Faced with the self-assigned task of writing the California Supreme Court's first ruling on gay marriage, Chief Justice Ronald M. George drafted an opinion in early 2008 with two different endings. One gave same-sex couples the right to marry. The other didn't. Then he asked the six associate justices for reaction.
FOR THE RECORD:
Ronald George: An article in the Dec. 30 Section A about retiring Chief Justice Ronald M. George of the California Supreme Court incorrectly referred to the "late" Sargent Shriver. Shriver, the father-in-law of former Gov. Arnold Schwarzenegger, is alive. —
George soon learned that his colleagues were split 3 to 3. His vote would decide the most burning civil rights question of the day.
George's handling of the marriage case was emblematic of his tenure as California's 27th chief justice. He was a centrist, the tie-breaker on the state high court, but also willing to put his reputation on the line and do the unpredictable.
When he steps down on midnight, Jan. 2, after four decades as a pivotal player in California law, George will leave behind a court system that is vastly different from the one he inherited. Law professors and others expect him to have an enduring legacy.
"He was the most extraordinary leader of the Supreme Court in modern history," said Treasurer Bill Lockyer, a Democrat and former legislator and attorney general.
George, 70, took big risks as head of the California judiciary, consolidating courts and bringing them under his authority to turn the judicial branch into a single, independent force. He created self-help services for people who could not afford lawyers. He insisted that courts have interpreters for the non-English speaking. He wrote a 1996 abortion ruling that triggered a campaign to unseat him.
But the moderate Republican jurist was legally cautious, disinclined to take the law to new places. He was what one law professor called "a tinkerer." The mostly Republican, relatively conservative court he headed is widely considered one of the most influential state Supreme Courts in the country, but was not known for innovative legal thinking.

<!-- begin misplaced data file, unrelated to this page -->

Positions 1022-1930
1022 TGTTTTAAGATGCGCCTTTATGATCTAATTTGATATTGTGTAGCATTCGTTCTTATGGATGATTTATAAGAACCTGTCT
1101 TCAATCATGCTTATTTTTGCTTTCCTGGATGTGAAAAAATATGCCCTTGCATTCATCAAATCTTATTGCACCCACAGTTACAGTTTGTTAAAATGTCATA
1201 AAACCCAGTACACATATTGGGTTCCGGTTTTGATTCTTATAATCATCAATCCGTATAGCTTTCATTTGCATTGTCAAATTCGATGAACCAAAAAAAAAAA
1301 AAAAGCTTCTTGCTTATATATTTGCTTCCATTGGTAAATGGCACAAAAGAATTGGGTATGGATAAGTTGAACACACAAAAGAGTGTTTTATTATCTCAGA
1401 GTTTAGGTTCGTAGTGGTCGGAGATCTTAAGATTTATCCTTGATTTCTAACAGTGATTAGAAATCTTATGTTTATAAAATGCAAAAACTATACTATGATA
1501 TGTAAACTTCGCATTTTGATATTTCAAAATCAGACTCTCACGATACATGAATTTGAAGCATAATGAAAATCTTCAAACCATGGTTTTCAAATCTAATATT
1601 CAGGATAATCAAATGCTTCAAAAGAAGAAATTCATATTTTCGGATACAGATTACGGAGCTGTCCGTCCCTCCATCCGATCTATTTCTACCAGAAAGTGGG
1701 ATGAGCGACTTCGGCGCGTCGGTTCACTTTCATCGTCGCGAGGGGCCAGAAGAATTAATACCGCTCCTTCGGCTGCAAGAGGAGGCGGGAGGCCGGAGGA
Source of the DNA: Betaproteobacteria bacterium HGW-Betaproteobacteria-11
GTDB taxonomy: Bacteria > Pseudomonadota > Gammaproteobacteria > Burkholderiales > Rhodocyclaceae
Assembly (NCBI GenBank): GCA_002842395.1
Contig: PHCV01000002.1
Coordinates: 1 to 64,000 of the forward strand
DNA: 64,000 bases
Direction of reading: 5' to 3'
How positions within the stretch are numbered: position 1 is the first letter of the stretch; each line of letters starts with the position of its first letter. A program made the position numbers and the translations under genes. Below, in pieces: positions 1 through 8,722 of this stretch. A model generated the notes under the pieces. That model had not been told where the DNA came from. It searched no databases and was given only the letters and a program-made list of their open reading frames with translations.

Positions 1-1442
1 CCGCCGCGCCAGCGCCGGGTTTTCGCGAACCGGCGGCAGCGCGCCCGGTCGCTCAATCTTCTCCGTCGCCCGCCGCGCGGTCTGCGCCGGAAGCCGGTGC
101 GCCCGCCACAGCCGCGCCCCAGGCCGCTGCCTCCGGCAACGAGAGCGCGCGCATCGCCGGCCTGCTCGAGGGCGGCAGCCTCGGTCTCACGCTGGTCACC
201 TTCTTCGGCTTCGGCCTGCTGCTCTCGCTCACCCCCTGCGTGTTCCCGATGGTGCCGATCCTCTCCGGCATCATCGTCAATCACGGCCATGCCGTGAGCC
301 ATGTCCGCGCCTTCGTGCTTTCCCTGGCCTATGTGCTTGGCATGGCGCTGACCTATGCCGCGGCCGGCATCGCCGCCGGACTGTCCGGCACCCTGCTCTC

As a jurist George moved the court closer to the middle and stressed compromise. The dissent rate under George plummeted. His rulings were sound but rarely soared, scholars said.
"He brought a lot of brainpower and political savvy to the position of chief justice," said Golden Gate Law School professor Peter Keane.
George grew up in Beverly Hills, the son of a Hungarian immigrant mother and French immigrant father. He was groomed for foreign affairs, but eventually decided international diplomacy was not for him. Law school at Stanford University was a fall-back position. He wasn't sure what he wanted to do with his life.
He chose to practice law in government, eschewing the vastly higher pay of the private sector. He became a deputy attorney general, arguing before the U.S. Supreme Court, a trial judge in Los Angeles County, an appeals court judge and finally an associate justice of the California Supreme Court. Former Gov. Pete Wilson elevated him to chief justice in 1996.
Shortly after being elevated, the new chief justice went on the road, a state map and a yellow marker in his back pocket. He inspected the courts in all 58 counties and discovered that some were teetering.
He met a judge whose chambers was a converted broom closet. He found jurors sharing an entrance with manacled prisoners. He once had to cut a quick check to keep a courthouse from closing.
Armed with his findings, he lobbied for and won state approval of a vast restructuring of the judiciary. More than 200 municipal and superior courts were merged into a single trial court system, and 532 courthouses went from county to judicial-branch ownership.
George said justice should be equal from county to county. He wanted uniform policies and practices, and he figured the judiciary would have more clout in Sacramento if it spoke with one voice.
Legal analysts consider the consolidation of the courts a historic achievement. George has received national recognition and awards for his work.
"It is a much more efficient system," said Santa Clara University law professor Gerald Uelmen, an analyst of California courts. "I think he will rank up there … as one of the most effective administrators the court has ever had."
George's critics, however, saw a power grab. The Administrative Office of the Courts, which now runs the court system, rapidly grew. Some trial judges resented the loss of independence and derided the ballooning bureaucracy as wasteful. They dubbed him "King George."
A group of dissenters formed the Alliance of California Judges. The membership is confidential, but the directors claim that more than 200 of the state's 1,700 judges belong.